Electronic Federal Tax Payment System
The EFTPS, or electronic federal tax payment system for long, is a web service operated by the United States Treasury Department. If you want to make online payments, you can use the EFTPS.
To use this service, you must set up a profile with your bank information. Once you are set up on the website, you can make payments for several different tax obligations.
Various tax obligations you can pay via EFTPS:
- Estimated taxes
- Extension payments
- Tax balances for previous years
If you would like to, you have the option to schedule advance payments. This allows the government to take money out from your account at a predetermined date. Advance payments are best for those who want the money withdrawn without worrying about missing a payment date.
U.S. Postal Service
Although not necessarily recommended, you can send your money to the IRS the old-fashioned way. The IRS has several different addresses you can send the payment, so make sure you send it to the right address.
IRS Direct Pay
IRS direct pay is very similar to the Electronic Federal Tax Payment System in how they work. You can use both portals to pay for your tax obligations, but with the IRS direct pay, you will have to input your information whenever you want to make a payment. You have the option to schedule advance payments, and if you need to cancel the payment, you can do so two business days before the date of withdrawal.
Set up a Payment Plan
As mentioned earlier, not everyone can pay off their tax obligations within the 120 days allotted by the IRS. To help with this problem, the IRS offers the option to set up a payment plan. You have the opportunity to set up a monthly installment plan that allows you to pay off the debt within 72 months.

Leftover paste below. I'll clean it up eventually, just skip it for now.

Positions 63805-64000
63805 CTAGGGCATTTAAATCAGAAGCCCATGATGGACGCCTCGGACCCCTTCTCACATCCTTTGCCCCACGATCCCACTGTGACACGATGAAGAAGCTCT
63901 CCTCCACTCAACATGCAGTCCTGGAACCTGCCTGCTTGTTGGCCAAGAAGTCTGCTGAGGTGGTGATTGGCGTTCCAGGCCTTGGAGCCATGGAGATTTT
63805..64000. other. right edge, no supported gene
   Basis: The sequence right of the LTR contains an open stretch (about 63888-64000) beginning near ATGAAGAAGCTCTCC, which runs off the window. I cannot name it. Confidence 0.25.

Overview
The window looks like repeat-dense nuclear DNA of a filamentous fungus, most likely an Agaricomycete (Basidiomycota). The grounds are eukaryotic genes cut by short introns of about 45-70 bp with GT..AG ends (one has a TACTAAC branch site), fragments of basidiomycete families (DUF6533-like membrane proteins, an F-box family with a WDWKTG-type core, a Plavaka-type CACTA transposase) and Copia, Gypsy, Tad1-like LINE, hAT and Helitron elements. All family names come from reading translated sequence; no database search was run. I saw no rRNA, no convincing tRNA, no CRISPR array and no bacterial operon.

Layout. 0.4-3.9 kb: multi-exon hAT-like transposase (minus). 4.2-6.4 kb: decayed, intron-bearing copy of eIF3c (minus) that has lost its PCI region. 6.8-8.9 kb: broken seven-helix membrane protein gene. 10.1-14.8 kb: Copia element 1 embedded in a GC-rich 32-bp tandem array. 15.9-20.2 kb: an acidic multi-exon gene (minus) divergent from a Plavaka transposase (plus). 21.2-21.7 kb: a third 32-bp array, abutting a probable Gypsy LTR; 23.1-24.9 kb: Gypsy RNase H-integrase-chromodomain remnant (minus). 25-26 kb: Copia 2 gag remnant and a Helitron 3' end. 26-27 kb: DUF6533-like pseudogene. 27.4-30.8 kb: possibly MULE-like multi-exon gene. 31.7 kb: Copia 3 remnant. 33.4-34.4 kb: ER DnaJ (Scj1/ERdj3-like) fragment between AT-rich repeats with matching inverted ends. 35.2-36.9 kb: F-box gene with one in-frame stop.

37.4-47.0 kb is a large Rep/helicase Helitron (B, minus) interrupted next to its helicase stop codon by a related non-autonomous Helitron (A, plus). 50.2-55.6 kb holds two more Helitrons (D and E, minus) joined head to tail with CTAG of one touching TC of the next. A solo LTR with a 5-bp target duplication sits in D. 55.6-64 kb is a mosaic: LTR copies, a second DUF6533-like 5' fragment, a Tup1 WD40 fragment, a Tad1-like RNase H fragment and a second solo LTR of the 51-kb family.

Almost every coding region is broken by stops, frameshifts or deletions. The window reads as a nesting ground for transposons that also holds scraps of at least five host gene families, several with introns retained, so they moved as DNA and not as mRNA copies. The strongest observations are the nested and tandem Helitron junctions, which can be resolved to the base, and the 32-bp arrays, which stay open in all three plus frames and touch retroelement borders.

Your best option when setting up a payment plan with the IRS or State is to get a tax professional to do it for you. To set up the plan on your own, you will need to pay a setup fee of $130. If you agree to have the monthly payments taken from your bank account, the setup fee drops to $31. Those who qualify as low-income only have to pay $43 for the setup fee.
It is important to note that if your tax liability is over $25,000, you must opt for the direct debit option. For the long-term repayment option of 72 months, your debt cannot exceed $50,000.
Should I Reach Out to a Tax Professional?
It is always a good idea to reach out to a tax professional such as a CPA or a tax attorney to help take a look at your case. Dealing with the Internal Revenue System on your own can be scary, especially if you’ve received a notice that they want to garnish your wages or take possession of your assets.
Get the Tax Help You Deserve
Now that you know how long you have to pay taxes, it’s time to create the best strategy for you. Fortunately, if you aren’t able to pay your taxes within the allotted 120 days provided by the IRS, you have the option to set up a payment plan.
If you have a more complicated tax situation, you should reach out to a reputable tax professional to help negotiate the best deal for you. Contact us if you are ready to learn more about your available options and want to work with a team of reputable tax professionals.
Let’s face it; no one likes receiving a notice in the mail that you owe the IRS money on an outstanding tax bill. It is scary, especially if you aren’t sure how to proceed. The last thing you want is for the IRS to garnish your wages or take your house to cover your debt....